Learn how to grow tomatoes successfully and you'll never look back. Homegrown tomatoes are sweet, tangy and delicious, and make the perfect addition to summer salads or homemade tomato sauces. It's easy to grow tomatoes but to ensure a bumper crop that will feed your family all summer, there are a few insider tricks you need to know.
Tomatoes can be grown from either seeds or young plants. There are loads of varieties for you to try, from tiny, sweet cherry tomatoes to juicy beefsteak tomatoes. Both seeds and young plants available from garden centres in spring and can be ordered from online garden centres. See below for today's best prices for tomato seeds available for online delivery.
TOP TIP: If you don't fancy buying your seeds, remove seeds from a tomato you're eating with a sharp knife, rinse and allow to dry overnight on kitchen paper. They're then ready for planting.
When to plant tomatoes
Tomato seeds can be sown from late February to the middle of March if you're growing them indoors or in a greenhouse, or from the end of March to the start of April if you're going to be growing them outside. If you opt for small tomato plants, they'll be ready to plant when you buy them, normally around the start of April.
How to plant tomatoes
1. Sow your seeds indoors in small pots of moist compost. Cover with clingfilm or place them in a propagator and keep them on a warm windowsill at about 18˚C.
2. Once the seeds have started to grow and two leaves have formed, remove the clingfilm or take them out of the propagator and transfer 9cm pots filled with multi-purpose compost.
3. Support the stems of taller – or Cordon – varieties by gently tying them to a pea stick.
4. Continue to move into larger pots as the plants grow, keeping the compost damp. Growing from seeds to plants that are ready to move outside normally takes six to eight weeks.
5. Move your plants outside after the last frosts, which are normally mid-May. To start with, harden off the plants by moving them outdoors for a few hours a day. Gradually build up the time you leave them outside over a couple of weeks.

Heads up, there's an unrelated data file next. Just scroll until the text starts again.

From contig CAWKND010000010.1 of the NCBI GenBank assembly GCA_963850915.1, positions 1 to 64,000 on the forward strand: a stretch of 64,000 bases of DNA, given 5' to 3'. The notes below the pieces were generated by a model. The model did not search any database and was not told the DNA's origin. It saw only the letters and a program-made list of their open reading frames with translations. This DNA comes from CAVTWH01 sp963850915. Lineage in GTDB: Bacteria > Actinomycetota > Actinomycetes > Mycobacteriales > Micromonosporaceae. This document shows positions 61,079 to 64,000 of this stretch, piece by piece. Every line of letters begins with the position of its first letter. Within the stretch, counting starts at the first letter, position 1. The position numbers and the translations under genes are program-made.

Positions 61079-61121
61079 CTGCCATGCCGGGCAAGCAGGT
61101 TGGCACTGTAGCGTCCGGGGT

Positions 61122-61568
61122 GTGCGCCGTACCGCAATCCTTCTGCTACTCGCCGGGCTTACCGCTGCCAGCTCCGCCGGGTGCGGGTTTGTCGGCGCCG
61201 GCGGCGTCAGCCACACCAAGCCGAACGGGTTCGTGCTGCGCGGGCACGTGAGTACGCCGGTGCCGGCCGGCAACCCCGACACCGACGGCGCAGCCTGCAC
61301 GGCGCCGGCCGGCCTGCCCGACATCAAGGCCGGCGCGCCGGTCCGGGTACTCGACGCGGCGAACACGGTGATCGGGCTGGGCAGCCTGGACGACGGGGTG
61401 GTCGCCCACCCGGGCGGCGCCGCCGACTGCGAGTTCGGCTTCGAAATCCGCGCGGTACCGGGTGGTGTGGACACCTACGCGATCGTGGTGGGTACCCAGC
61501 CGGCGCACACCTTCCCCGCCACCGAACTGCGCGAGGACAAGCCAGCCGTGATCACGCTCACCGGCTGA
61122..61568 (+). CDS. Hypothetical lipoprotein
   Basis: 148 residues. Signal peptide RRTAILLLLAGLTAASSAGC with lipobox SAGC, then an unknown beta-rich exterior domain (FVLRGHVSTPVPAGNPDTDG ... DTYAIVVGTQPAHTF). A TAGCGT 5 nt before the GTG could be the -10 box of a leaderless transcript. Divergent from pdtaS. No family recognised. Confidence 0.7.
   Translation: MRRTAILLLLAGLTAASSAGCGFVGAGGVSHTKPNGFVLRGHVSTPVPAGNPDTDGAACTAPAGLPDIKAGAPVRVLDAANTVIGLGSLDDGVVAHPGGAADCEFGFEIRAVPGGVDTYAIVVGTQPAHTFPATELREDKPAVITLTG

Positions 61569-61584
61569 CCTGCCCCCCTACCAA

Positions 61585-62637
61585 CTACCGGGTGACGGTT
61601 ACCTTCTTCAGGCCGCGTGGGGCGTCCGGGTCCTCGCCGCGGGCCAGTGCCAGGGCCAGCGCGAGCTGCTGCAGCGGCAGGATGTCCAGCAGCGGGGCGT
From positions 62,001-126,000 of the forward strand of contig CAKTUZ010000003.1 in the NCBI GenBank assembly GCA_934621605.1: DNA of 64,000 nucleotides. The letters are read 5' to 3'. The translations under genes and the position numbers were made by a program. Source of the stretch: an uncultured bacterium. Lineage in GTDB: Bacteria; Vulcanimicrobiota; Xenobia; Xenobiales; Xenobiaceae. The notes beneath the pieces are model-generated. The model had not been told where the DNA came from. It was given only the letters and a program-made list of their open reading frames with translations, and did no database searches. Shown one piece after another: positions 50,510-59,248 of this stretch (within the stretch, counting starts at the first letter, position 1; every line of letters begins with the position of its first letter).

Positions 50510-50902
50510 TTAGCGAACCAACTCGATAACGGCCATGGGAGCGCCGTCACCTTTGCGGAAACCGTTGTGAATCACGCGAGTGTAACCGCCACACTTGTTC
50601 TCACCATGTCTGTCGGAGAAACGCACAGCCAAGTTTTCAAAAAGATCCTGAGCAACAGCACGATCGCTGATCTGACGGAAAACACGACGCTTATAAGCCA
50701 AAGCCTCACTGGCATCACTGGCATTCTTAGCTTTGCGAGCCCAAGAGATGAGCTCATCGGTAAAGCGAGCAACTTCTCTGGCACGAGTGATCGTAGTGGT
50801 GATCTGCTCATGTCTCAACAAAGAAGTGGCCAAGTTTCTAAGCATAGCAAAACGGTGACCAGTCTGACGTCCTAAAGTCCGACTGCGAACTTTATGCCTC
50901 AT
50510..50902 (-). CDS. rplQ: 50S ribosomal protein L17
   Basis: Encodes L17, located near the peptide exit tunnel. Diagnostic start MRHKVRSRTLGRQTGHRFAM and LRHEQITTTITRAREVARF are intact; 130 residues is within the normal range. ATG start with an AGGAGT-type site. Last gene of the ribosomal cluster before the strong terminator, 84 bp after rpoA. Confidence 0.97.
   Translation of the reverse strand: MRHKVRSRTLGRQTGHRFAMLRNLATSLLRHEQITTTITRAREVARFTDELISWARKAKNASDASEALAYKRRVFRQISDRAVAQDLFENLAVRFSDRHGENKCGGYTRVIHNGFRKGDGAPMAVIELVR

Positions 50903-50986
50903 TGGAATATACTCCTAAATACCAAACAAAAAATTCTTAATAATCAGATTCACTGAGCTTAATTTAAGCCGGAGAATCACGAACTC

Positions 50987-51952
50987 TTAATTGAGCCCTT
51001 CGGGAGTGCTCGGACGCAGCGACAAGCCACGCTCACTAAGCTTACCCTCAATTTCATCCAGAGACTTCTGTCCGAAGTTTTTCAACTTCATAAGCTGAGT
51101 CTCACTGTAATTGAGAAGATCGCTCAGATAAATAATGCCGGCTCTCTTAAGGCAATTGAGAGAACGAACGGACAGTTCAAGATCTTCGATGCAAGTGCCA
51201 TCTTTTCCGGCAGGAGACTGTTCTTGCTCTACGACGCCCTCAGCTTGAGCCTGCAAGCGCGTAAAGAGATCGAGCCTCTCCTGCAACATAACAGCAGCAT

6. Choose a sunny sheltered spot and plant in a growing bag or beds full of plenty of well-rotted manure. Make sure the plants are 45-60cm apart in beds.
7. 'Pinching out' the tomatoes will give you a better crop. Simply snap or cut off side shoots, which grow between the leaf and the main stem. Just make sure you don't snap off any shoots with flower buds as these will become tomatoes.
What kind of tomato to grow
There are two main types of tomato plants – Cordon and Bush.
Bush tomatoes, also known as determinate, are bushy, don't require staking and are usually planted in pots or hanging baskets with their stems trailing down. These are the easiest to grow for gardening novices.
Cordon tomatoes, also known as indeterminate, grow tall and need to be supported by canes.
How long do tomatoes take to grow?
Your tomato plants will reach maturity and be ready to start harvesting about 40-50 days after you've planted them in the ground. Always leave tomatoes on the plants to ripen naturally, as this will make sure they have the best flavour.
Towards the end of the growing season, prune off the older leaves to let in more light. If the weather turns cold, pick the clusters to ripen indoors.
Common problems when growing tomatoes
It's fairly easy to grow a few tomatoes, but getting a really good crop is much more difficult. There are lots of leaf disorders that impact tomato plants and these are all caused by the way the plants are grown. If you provide your tomatoes with appropriate levels of water, light and nutrients, and protect them from extremes of temperature, they will grow better and produce bigger crops. The RHS has detailed advice on the different leaf conditions and how to avoid them.